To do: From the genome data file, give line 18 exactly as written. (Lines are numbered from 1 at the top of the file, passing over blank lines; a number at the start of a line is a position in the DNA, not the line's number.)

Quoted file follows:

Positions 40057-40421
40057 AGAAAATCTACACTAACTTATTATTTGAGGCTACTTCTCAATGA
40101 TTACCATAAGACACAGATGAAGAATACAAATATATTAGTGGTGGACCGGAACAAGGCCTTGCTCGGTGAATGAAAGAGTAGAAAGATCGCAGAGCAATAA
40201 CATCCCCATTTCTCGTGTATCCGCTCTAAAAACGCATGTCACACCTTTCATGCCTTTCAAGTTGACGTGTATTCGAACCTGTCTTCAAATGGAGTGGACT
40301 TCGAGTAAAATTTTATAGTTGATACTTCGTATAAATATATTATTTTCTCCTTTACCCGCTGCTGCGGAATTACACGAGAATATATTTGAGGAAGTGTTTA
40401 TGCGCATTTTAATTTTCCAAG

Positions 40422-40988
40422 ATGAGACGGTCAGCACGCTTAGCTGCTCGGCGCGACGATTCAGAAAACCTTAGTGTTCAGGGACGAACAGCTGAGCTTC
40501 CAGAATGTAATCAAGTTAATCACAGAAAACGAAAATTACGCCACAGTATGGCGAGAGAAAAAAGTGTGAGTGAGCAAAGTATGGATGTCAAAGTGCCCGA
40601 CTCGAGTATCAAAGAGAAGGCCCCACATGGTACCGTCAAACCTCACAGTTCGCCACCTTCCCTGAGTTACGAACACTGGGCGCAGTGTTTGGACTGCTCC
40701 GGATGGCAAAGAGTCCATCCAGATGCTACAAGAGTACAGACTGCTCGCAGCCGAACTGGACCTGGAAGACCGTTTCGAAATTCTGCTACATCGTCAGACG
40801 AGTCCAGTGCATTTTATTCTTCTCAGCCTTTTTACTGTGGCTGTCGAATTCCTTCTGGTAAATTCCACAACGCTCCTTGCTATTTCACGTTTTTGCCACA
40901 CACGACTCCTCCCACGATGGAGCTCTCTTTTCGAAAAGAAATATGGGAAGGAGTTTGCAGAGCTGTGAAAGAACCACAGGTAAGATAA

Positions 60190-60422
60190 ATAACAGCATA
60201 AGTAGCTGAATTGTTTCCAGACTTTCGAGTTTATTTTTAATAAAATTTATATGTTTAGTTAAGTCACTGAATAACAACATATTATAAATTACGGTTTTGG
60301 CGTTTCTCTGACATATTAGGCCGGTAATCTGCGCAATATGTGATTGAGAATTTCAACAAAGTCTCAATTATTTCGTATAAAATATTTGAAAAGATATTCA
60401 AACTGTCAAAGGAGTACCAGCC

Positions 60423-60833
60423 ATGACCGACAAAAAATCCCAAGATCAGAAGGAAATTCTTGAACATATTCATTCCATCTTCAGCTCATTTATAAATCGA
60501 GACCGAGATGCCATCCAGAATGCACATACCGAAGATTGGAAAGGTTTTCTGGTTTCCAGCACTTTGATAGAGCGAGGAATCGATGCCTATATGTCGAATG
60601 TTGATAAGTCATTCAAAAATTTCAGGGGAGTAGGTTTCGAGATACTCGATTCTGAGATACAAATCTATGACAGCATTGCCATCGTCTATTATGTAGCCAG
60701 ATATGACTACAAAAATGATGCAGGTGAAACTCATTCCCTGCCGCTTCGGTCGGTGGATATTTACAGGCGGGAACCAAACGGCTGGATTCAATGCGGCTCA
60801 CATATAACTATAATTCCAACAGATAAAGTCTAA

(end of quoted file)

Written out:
60401 AACTGTCAAAGGAGTACCAGCC